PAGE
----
Rep. Gipson said that amount of money would fund a small trooper school, but the option serves as more of a “down-the-road” solution. Immediate action is still necessary, and many bills are expected to be drawn up this session to increase the funding for more officers.

The representative has also stated that there are many bills surrounding the protection of law enforcement officers in the state. These “Blue Lives Matter” bills could increase the penalties of harming a police officer.

“I plan to take the best of these pieces of legislation,” said Rep. Gipson. “And draft a bill from that.”

There are four “Blue Lives Matter” pieces of legislation:

HB 640 would create “Blue Lives Matter” legislation and define those protected as police officers, state troopers, firefighters, and paramedics.
HB 647 could double the normal penalty for a misdemeanor or felony charge if a crime is committed against an officer.
HB 747 would allow the judge to refer to the jury as to whether or not the fine or penalty for a misdemeanor or felony charge should be enhanced because the victim was an officer.
HB 754 would allow for the crime against an officer to be treated as a hate crime.
News Mississippi will continue to follow the “Blue Lives Matter” legislation through the legislative session.

Sunday, January 15, 2017

PA: Allegheny County Judge Donna Jo McDaniel caught redheaded... er, "redhanded," regularly exceeding sentencing guidelines

Supporters of specialized "sex offender courts" should take notice, as this corrupt judge has been caught abusing her powers by exceeding state sentencing guidelines. Of course, she isn't going to be punished despite showing a pattern of this behavior. She shouldn't even have a job at this point.

Superior Court questions whether Common Pleas judge is over-punishing sex offenders
January 15, 2017 12:00 AM
By Paula Reed Ward / Pittsburgh Post-Gazette

The Pennsylvania Superior Court questioned whether a veteran Allegheny County judge is meting out overly harsh sentences in sex assault cases in a strongly worded opinion ordering that a defendant be resentenced.

In the 36-page opinion last week, the appellate panel suggested that Common Pleas Judge Donna Jo McDaniel, who presides over sex offender court, has shown a pattern in those types of cases.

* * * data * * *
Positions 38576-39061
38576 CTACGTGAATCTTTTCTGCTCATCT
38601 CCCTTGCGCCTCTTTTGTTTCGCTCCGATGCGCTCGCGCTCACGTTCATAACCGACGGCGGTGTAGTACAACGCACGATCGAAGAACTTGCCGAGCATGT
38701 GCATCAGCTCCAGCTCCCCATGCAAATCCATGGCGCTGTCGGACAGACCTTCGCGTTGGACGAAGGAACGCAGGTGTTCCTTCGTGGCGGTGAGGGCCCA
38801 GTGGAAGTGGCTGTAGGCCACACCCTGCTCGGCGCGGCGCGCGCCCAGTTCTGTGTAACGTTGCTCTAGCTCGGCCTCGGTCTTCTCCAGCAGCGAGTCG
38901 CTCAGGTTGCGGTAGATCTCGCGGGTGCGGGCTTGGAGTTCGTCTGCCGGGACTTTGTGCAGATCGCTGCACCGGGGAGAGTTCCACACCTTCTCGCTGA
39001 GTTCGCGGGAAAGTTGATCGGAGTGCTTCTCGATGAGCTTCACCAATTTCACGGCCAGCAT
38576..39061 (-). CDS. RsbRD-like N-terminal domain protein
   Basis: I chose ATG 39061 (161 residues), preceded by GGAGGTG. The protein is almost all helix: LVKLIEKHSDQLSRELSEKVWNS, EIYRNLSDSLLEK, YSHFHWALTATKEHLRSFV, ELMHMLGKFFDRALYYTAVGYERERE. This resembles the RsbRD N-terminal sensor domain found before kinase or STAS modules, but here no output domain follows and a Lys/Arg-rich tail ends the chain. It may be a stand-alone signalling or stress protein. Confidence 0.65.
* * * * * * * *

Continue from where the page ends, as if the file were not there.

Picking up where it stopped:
“We note our awareness of a possible emerging pattern in this particular sentencing court of routinely sentencing sex offenders in the aggravated sentencing range and/or outside the guidelines,” wrote Superior Court President Judge Emeritus John T. Bender. 

The opinion then cited in a footnote another of Judge McDaniel’s cases, that against Gabino Bernal, who last month also was awarded a second new sentencing hearing on charges of unlawful contact with a minor, indecent assault of a person less than 13 and corruption of minors. The Superior Court panels in both cases included the same members, Judge Bender, Judge Lillian Harris Ransom and Senior Judge John L. Musmanno.

Judge McDaniel did not respond to a request for comment.

In Bernal’s appellate brief, filed by the Allegheny County Public Defender’s office, his attorneys listed 14 cases currently on appeal — 10 for sexual offenses —  in which Judge McDaniel sentenced the defendants to serve the maximum possible penalty and ran multiple sentences consecutively. 

“There will always be cases where circumstances call for, if not practically compel, sentences which exceed the standard guideline recommendations,” Judge Bender wrote, noting that trial judges have wide discretion. “However, we expect that sentencing courts understand that a standard range sentence is the norm and, consequently, that sentences which exceed (or fall below) the standard recommendation should be relatively infrequent by comparison.

“The appearance of bias, and doubt regarding a court’s commitment to individualized sentencing, both rationally emerge when such a pattern of routine deviation from sentencing norms is demonstrated by adequate evidence.”

In the most recent case, captioned as the Commonwealth vs. A.S., the defendant, now 21, pleaded guilty on Feb. 17, 2015, in two separate cases to four counts of indecent assault of a child less than 13, two counts of unlawful contact with a minor, two counts of endangering the welfare of children, two counts of corruption of minors, sexual assault, indecent assault and incest.

The charges involved his siblings, which is why he is identified in the opinion only by his initials.

At sentencing on June 24, 2015, Judge McDaniel ordered A.S. to serve 7½ to 15 years in prison.

However, under the sentencing guidelines in the case, the standard range on the first case would have been 3 to 12 months incarceration -— she gave him 30 to 60 months, which was outside of the aggravated sentencing range.